KH: Thanks for all your answers, Katelyn and Crystal. It’s been great talking Tableau with you.

KT: Thanks for having me. I hope this interview helps people get as excited about Tableau Conference 2016 as I am.

CM: It’s been a pleasure. Looking forward to the conference.

Next Steps

If you’d like to dig deeper into Tableau, Ironside can help. We’re a Tableau Partner and have a variety of resources available for you to explore. Take a look at this other Tableau-related content for further insights:



Crystal is a BI Engagement Manager who has over 8 years of experience working in a range of business intelligence and data management roles and is one of Ironside’s prominent thought leaders. Her wide breadth of knowledge and strong ability to develop solutions that fit strategic and long term goals without compromising immediate business needs, timelines, and budgets has made her invaluable to the many clients she’s served. Beyond her daily engagement work, Crystal also constantly seeks to uncover the latest advancements in analytics, and is a respected contributor of articles to both Ironside’s website and independent industry publications. Her specialties include self-service BI, data governance, location intelligence, metadata modeling, and report development.


Katelyn Tolbert portrait

Katelyn is a Business Analytics Technical Consultant working in the Ironside Solution Center. Prior to joining the Ironside team, she worked as a Chemical Process Engineer for almost two years at Dow Chemical. After discovering a love for analytics, she pursued her Master’s of Science in Business Analytics with a focus in Data Science from Bentley University Graduate School of Business. Katelyn is passionate about using data to gain a deep understanding of business processes, predict future outcomes, and optimize decision making. Her specialties include predictive modeling, optimization/decision science, experimental design, and report development.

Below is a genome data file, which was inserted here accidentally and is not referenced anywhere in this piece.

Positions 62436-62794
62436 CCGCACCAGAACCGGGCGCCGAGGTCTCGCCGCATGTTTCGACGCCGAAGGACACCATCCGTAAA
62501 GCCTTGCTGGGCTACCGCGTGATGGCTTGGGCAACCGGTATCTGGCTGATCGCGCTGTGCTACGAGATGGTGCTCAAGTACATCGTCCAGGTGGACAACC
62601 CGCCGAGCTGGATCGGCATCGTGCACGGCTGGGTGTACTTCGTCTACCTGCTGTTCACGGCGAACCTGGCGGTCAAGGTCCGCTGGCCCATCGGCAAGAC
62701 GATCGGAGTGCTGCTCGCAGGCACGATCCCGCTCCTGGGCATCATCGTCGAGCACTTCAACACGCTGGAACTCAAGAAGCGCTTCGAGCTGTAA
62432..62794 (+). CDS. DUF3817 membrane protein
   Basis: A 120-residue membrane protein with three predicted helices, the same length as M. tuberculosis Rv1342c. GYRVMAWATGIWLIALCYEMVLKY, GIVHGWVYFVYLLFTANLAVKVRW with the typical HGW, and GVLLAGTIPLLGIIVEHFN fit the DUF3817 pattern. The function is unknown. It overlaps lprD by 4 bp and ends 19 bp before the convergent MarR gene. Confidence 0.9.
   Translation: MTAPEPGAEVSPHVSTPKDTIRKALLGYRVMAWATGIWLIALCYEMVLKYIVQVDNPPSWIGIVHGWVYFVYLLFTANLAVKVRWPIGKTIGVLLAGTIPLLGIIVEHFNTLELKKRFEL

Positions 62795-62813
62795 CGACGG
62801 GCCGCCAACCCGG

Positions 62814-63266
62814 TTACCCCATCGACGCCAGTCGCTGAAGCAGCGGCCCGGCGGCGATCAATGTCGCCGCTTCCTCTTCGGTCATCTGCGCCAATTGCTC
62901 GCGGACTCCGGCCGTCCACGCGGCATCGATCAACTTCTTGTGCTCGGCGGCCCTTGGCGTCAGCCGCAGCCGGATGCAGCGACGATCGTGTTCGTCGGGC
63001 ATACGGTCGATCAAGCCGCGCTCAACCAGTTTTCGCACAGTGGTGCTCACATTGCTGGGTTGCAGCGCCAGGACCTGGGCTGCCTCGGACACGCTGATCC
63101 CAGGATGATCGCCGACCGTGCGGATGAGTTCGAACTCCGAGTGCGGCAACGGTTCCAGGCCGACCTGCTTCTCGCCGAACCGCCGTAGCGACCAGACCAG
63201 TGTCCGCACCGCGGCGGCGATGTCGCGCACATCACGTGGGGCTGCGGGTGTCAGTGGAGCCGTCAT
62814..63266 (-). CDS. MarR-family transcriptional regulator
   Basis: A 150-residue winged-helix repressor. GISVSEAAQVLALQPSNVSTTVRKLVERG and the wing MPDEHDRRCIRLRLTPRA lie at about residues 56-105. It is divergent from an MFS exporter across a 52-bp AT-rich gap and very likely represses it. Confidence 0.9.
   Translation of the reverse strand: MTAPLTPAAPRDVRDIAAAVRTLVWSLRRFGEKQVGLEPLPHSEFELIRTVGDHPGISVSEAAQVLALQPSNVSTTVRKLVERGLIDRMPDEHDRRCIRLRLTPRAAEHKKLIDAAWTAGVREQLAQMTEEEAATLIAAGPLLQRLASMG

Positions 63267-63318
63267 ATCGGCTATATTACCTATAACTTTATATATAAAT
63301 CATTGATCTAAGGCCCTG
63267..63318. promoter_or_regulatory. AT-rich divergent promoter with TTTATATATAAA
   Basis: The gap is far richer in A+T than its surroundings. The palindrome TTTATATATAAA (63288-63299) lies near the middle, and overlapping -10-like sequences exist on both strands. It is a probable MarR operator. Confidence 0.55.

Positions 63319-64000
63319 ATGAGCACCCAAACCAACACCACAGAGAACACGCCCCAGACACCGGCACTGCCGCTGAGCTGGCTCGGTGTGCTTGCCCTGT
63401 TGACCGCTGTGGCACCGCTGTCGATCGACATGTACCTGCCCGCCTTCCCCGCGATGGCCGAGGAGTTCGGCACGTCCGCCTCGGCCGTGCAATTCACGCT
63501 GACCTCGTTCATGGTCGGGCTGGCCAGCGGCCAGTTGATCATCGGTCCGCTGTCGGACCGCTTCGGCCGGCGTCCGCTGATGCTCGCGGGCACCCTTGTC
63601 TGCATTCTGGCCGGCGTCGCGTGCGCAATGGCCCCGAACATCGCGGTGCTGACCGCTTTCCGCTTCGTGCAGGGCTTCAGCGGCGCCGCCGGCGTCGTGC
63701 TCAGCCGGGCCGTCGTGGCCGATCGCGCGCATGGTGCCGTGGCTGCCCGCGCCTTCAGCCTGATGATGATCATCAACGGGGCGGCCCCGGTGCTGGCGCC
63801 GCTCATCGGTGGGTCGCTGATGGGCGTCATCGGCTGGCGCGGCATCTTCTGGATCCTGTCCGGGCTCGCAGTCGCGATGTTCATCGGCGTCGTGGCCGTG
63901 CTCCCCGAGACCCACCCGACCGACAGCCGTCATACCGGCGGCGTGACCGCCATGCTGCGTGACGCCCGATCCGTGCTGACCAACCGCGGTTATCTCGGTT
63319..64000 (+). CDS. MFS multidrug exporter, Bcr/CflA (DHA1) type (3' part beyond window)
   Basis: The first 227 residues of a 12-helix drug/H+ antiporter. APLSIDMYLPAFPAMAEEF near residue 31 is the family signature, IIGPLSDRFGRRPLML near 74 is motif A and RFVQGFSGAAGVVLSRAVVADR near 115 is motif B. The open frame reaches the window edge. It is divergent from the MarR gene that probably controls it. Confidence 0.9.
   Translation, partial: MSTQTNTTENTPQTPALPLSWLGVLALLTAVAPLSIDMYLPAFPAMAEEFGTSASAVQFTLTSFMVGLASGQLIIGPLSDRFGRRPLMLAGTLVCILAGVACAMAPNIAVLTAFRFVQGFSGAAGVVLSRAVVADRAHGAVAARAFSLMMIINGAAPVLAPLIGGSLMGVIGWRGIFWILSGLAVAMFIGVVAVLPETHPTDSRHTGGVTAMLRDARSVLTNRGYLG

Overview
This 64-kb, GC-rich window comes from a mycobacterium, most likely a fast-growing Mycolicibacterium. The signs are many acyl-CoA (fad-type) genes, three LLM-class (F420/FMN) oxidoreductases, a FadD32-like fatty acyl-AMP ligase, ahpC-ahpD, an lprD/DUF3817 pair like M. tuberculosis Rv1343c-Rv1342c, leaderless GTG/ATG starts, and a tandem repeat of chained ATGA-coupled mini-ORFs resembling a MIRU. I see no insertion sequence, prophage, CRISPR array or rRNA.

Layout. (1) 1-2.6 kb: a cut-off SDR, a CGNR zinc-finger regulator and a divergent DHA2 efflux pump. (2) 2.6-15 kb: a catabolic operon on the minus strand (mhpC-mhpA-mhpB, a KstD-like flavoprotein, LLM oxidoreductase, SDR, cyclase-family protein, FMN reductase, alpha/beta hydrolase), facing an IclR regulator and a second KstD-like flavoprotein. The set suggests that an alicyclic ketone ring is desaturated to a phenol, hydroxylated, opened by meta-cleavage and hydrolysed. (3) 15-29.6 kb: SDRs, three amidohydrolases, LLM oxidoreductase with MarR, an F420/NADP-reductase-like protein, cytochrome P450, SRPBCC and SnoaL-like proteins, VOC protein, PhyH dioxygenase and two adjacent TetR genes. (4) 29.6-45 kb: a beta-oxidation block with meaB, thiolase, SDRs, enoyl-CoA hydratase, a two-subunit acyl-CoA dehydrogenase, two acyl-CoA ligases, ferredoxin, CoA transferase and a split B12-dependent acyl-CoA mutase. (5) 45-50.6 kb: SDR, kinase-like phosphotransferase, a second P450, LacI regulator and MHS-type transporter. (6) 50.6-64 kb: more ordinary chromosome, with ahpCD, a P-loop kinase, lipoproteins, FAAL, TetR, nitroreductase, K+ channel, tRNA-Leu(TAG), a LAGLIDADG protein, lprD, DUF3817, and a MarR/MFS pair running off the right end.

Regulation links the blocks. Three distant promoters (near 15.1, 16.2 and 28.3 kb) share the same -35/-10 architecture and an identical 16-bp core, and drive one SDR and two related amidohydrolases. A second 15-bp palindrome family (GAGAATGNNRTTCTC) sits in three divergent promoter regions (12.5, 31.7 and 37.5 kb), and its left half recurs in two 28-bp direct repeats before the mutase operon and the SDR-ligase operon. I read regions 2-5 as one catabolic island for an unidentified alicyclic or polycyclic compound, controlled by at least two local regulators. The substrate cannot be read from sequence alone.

About Ironside

Founded in 1999, Ironside is an enterprise data & analytics solution provider and system integrator. From strategy to execution, we help organizations translate business goals and challenges to technology solutions that enable business insight, analysis, and data-driven decision making. Our core capabilities include Business Analytics Strategy, Business Analysis & KPI Modeling, Enterprise Planning, Data Science & Machine Learning, Data Integration & Governance, UX Design and Data Visualization.